Honored for Her Work With the American Autoimmune Related Diseases Association
DETROIT, Jan. 17 /PRNewswire/ -- Actress Kellie Martin has been named a 2001 Health Hero by Reader's Digest for her work as national spokesperson for the American Autoimmune Related Diseases Association (AARDA).
Being honored for her efforts to raise awareness of autoimmunity and autoimmune diseases (ADs) as a major women's health issue, Martin's own education unfortunately came too late. In 1998, her 19-year-old younger sister, Heather, died from complications due to a case of systemic lupus erythematosus (lupus) that was repeatedly misdiagnosed.
As a result, she joined forces with AARDA to raise awareness about autoimmunity and ADs which strike some 50 million Americans, 75 percent of which are women. In her role as spokesperson, Martin has addressed United Nation's (UN) ministers during the UN's Commission on the Status of Women 2000; lobbied Congress, resulting in new legislation signed by President Clinton to create a permanent Autoimmune Disease Coordinating Committee within the Director's Office of the National Institutes of Health; and, shared her story at medical conferences and patient forums across the country.
"We are extremely proud of and thankful for Kellie's hard work and determination which has gone a long way toward making autoimmunity and autoimmune disease household words," said Virginia T. Ladd, president and executive director of AARDA. "This increased recognition ultimately is translated into research dollars which could lead to better forms of diagnosis, treatment and, perhaps one day, a cure, giving hope to the millions of American women who are living and coping with these diseases everyday."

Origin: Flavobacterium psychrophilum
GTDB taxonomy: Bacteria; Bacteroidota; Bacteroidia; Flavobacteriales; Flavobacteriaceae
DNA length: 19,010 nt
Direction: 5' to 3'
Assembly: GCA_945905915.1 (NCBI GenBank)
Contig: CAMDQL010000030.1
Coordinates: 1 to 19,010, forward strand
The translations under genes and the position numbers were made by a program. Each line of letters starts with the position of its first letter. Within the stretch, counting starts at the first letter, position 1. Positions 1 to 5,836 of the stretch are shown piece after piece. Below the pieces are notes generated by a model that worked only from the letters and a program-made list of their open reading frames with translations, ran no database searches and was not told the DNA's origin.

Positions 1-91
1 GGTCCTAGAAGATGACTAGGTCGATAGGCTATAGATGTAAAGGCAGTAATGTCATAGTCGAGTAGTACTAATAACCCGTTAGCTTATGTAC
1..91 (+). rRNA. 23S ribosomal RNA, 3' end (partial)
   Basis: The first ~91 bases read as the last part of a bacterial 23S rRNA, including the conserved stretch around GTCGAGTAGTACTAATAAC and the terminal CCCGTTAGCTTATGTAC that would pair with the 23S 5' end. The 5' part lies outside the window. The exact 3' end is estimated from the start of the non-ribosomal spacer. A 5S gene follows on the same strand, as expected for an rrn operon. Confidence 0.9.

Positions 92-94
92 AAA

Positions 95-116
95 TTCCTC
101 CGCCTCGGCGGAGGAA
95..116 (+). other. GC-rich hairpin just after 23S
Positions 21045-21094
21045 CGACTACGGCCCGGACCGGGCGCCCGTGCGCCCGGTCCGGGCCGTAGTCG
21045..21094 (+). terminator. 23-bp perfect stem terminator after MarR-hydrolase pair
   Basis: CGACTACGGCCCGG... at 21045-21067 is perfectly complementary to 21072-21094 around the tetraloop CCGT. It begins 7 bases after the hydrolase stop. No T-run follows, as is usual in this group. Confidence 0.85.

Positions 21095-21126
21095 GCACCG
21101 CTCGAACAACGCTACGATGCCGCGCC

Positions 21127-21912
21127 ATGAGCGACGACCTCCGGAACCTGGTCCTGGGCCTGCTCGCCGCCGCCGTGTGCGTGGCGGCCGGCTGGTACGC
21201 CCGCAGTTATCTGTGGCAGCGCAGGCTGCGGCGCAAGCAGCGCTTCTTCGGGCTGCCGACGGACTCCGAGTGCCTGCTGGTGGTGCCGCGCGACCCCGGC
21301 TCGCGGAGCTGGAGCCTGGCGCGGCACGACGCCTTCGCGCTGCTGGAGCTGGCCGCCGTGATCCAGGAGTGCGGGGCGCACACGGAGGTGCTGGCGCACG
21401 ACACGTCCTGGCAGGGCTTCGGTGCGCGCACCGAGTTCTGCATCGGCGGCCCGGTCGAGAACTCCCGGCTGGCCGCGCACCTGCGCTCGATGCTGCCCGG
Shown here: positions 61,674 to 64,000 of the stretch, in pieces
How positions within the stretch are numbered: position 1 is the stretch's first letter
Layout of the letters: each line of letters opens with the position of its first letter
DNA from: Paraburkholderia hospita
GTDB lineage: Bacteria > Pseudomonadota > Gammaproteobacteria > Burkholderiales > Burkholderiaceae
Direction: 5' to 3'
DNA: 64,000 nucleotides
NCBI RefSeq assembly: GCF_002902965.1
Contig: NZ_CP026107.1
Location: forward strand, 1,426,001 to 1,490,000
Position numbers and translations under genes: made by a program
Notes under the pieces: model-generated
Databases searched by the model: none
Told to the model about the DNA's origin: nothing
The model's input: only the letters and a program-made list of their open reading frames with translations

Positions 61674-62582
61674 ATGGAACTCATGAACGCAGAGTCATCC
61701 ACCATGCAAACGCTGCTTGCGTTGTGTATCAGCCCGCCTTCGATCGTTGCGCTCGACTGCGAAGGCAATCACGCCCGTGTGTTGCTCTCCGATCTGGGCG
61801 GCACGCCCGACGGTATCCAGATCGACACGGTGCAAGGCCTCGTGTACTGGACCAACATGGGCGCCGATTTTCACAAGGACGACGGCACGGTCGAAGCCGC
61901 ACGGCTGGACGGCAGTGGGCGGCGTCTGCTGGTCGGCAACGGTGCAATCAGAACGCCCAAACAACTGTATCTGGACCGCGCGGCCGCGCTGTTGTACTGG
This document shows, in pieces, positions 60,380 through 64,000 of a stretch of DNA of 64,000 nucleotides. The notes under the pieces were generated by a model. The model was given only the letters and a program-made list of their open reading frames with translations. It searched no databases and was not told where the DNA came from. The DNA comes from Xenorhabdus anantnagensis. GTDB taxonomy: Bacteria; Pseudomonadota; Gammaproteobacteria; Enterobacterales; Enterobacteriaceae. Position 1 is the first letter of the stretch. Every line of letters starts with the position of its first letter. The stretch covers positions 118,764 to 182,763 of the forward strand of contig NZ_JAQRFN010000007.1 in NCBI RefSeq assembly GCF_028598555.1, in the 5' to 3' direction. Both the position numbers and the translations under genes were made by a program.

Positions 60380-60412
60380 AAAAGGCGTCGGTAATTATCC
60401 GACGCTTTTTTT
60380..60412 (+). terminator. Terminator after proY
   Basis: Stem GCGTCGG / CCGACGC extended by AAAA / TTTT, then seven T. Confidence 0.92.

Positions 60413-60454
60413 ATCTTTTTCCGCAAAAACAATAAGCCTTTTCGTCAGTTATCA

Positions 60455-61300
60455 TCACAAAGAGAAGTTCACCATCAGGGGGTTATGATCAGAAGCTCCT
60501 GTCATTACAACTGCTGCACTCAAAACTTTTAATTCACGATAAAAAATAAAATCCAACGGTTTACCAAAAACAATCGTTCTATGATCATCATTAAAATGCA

Featured on the cover of Reader's Digest's February 2000 issue, Martin is one of seven Americans who are being honored as 2001 Health Heroes for their significant contribution toward improving health and eradicating diseases. Autoimmune diseases, such as lupus, multiple sclerosis, juvenile diabetes, scleroderma, insulin-dependent diabetes, cardiomyopathy and chronic active hepatitis are caused by immunity against one's own body. It is the process whereby the immune system mistakenly recognizes the body's own proteins as foreign invaders and produces antibodies that attack healthy cells and tissues, causing various diseases. A recent study published in the American Journal of Public Health (September 2000) ranks autoimmune disease as one of the 10 leading causes of death among women age 65 and younger.
AARDA is the nation's only organization dedicated bringing a national focus to autoimmunity as a category of disease and a major women's health issue, and promoting a collaborative research effort in order to find better treatments and a cure for all autoimmune diseases.
For more information, please visit AARDA's web site at http://www.aarda.org or call 800-598-4668.
SOURCE American Autoimmune
Related Diseases Association
Web Site: http://www.aarda.org